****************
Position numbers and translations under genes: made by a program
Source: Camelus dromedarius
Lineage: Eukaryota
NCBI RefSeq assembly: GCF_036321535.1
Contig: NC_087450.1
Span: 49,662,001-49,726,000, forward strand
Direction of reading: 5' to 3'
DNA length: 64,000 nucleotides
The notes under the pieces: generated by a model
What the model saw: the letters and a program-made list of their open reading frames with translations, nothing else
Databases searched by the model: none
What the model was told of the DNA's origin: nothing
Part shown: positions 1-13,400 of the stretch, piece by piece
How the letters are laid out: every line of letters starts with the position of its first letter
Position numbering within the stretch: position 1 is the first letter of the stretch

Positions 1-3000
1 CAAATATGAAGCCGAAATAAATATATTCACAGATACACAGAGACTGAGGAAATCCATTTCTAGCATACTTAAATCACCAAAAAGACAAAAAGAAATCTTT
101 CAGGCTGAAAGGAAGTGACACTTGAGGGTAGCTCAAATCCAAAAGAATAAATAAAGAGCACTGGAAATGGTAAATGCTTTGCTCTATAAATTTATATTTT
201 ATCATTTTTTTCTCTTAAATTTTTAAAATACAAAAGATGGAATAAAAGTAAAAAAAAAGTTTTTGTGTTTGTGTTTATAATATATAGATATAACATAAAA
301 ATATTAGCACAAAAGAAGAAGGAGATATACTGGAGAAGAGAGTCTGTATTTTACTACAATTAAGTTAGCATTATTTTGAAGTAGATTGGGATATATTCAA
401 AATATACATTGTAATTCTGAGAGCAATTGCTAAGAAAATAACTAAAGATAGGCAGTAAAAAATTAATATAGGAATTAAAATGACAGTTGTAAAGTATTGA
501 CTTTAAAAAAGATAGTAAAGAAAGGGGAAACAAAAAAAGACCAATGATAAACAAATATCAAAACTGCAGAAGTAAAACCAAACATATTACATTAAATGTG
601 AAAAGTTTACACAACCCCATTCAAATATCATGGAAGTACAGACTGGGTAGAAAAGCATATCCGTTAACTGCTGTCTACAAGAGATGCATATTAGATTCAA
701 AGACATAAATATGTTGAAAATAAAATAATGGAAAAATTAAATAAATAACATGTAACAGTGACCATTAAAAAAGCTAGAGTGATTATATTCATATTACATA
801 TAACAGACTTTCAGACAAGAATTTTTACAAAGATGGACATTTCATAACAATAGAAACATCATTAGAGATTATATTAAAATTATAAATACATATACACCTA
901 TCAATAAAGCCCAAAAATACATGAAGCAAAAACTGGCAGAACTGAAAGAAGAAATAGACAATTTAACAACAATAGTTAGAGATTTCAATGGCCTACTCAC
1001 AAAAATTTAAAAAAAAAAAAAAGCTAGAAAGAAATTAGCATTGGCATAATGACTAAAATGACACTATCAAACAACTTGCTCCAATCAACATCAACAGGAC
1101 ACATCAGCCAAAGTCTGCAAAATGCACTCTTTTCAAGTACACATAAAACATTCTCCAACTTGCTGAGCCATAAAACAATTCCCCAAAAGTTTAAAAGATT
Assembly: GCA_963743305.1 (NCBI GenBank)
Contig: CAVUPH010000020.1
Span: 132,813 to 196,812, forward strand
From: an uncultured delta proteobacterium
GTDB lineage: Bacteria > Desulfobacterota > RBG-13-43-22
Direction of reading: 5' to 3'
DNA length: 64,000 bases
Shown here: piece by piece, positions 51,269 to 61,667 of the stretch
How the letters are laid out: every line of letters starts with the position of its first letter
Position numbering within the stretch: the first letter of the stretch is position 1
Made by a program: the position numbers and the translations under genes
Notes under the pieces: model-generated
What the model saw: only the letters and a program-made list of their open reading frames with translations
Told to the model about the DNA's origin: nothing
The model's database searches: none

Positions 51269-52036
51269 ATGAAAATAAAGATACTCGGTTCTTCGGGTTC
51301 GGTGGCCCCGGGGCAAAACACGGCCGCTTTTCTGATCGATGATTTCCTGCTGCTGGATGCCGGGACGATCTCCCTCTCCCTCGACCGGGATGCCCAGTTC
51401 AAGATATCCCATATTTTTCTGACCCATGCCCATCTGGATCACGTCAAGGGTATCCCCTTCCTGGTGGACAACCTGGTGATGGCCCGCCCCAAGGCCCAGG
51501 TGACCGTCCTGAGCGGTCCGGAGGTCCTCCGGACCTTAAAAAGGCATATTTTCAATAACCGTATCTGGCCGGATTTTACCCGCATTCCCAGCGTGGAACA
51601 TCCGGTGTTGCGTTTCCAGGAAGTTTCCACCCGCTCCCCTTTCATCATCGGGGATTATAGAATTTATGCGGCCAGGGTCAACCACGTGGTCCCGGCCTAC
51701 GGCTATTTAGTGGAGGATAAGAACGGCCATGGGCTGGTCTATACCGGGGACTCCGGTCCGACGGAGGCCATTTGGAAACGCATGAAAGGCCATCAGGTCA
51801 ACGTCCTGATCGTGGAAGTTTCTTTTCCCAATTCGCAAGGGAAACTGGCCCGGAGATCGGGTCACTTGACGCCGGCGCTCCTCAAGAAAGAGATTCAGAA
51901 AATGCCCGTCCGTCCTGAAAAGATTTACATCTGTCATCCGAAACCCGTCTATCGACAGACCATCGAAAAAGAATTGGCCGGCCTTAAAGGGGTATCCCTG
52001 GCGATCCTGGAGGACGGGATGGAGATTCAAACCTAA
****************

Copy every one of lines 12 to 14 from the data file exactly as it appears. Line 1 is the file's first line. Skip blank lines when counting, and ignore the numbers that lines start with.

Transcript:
What the model was told of the DNA's origin: nothing
Part shown: positions 1-13,400 of the stretch, piece by piece
How the letters are laid out: every line of letters starts with the position of its first letter